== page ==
First, until the verdict has been rendered in the first instance, Chen Shui-bian will remain in custody and his children will not be allowed to leave the country. Until the Chen family has fulfilled its promise to turn over its dirty money, the above restrictions should not be lifted, and the prosecution will be in no position to offer a plea bargain. After the first instance verdict has been delivered, the court of the second instance must take into account the issue of money yet to be recovered. The judge must consider extending Chen Shui-bian's detention, and extending the travel limitations on his family members, in order to keep them from leaving the country.

If during the trial in the second instance, the Chen family remains unrepentant, if it chooses to serve time in prison rather than turn over its dirty money, then the judge has no room for clemency. But if the Chen family's attitude changes, if it cooperates with the prosecution and helps recover the money, their children may be given lighter sentences or probation, or be forgiven by society. But if the Chen family's attitude remains unchanged, all the way to the court of the third instance, then the court may have no choice but to immediately carry out the sentence rendered upon Chen Shui-bian. Chen family members may also be barred from leaving the country until a sentence has been imposed. If that turns out to be the case, then it will be because the Chen family prefers to hold on to the money even if it means serving time in prison. It will have only itself to blame.

These are matters the court and the prosecution must consider to ensure justice. If the Chen family insists on keeping its dirty money, it may be kept in detention or be forbidden to leave the country until a verdict has been rendered, and they have served out their sentences. After they have regained their freedom, they may still be able to enjoy their loot. The Chen family may intend to keep its ill-gotten gains even if it means its members must go to prison.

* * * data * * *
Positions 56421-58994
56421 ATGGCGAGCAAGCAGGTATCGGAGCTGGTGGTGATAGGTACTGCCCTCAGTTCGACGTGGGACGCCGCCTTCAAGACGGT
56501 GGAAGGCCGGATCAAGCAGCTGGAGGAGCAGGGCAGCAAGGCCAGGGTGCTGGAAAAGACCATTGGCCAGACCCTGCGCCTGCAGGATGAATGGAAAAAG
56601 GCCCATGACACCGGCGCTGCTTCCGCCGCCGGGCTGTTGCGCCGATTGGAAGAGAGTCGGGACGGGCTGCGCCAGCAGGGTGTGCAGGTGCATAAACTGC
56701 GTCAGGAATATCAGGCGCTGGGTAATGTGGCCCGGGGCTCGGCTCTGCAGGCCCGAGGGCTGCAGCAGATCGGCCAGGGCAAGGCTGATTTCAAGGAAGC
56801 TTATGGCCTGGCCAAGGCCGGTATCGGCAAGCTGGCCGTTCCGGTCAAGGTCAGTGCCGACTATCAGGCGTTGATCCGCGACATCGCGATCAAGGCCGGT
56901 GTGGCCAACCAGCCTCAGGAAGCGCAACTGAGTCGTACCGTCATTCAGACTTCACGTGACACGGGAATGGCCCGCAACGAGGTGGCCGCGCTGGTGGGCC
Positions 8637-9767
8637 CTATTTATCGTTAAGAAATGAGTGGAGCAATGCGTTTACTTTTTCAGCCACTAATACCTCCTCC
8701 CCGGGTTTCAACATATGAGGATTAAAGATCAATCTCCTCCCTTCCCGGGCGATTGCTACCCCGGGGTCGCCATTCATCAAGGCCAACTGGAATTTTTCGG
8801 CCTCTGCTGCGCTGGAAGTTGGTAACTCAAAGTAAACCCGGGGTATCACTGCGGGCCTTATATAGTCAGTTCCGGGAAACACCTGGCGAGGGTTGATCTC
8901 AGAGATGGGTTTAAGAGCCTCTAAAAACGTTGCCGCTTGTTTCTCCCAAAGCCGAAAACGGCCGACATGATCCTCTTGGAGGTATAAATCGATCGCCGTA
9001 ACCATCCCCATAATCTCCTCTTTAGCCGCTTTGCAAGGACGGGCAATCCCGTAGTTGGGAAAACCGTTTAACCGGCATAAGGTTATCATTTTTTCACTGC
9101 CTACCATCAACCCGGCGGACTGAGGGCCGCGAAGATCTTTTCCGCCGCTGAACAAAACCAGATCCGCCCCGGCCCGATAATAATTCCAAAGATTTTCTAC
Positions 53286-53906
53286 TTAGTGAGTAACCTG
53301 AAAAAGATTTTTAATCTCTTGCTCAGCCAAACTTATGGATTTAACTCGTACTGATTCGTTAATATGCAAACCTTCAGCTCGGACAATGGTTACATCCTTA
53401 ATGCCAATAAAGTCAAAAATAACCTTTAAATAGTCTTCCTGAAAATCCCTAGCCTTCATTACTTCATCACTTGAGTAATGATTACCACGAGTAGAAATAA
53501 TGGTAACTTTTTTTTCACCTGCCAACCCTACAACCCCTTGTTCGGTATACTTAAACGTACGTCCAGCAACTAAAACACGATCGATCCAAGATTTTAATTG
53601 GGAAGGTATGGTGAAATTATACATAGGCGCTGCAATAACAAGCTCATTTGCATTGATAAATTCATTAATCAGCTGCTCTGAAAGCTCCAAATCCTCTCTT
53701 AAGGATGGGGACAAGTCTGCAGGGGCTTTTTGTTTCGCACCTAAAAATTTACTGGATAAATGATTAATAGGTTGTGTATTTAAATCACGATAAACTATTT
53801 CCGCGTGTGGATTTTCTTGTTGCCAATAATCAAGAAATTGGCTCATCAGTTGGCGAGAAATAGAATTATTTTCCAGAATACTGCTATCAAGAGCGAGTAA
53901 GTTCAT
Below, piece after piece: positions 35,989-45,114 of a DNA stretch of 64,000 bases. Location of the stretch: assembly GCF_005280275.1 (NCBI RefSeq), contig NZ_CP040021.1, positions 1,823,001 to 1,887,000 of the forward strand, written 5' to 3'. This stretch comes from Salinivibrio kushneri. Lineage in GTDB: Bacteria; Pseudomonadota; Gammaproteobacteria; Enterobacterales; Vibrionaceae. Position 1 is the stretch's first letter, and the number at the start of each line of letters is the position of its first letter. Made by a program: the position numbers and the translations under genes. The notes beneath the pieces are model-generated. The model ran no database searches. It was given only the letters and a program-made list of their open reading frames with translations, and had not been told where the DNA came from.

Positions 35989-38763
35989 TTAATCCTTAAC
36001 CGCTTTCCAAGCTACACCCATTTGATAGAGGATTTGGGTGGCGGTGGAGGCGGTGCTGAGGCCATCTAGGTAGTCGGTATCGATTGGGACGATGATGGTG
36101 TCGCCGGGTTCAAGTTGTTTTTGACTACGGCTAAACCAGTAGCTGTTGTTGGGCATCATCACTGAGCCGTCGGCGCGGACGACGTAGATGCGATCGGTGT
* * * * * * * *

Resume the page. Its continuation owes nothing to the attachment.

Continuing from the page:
The Chen family's rosy scenario may not pan out. It may not be able to transfer its overseas funds back to Taiwan. After all, its funds have already been identified by foreign banks as dirty money. The Chen family may not be able to recover it. Consider Wang Chuan-pu's illicit gains. The government can't get it back, but neither can the Wang family. If so, on the one hand the Chen family won't be able to retrieve its illicit funds from overseas. On the other hand, the court is after the Chen family for unpaid taxes. Attempting to keep the money is probably a lose/lose proposition. Therefore the Chen family ought to find a way to return the money as soon as possible, and avoid digging itself in any deeper.

The court must account for the whereabouts of the money. Whether the money is returned should have a bearing on the sentencing. The court is about to conclude its deliberations. Today is the prosecution's last chance to consult with the Chen family, The Chen family and its defense attorneys should think long and hard about their final move.

2009.08.03 04:33 am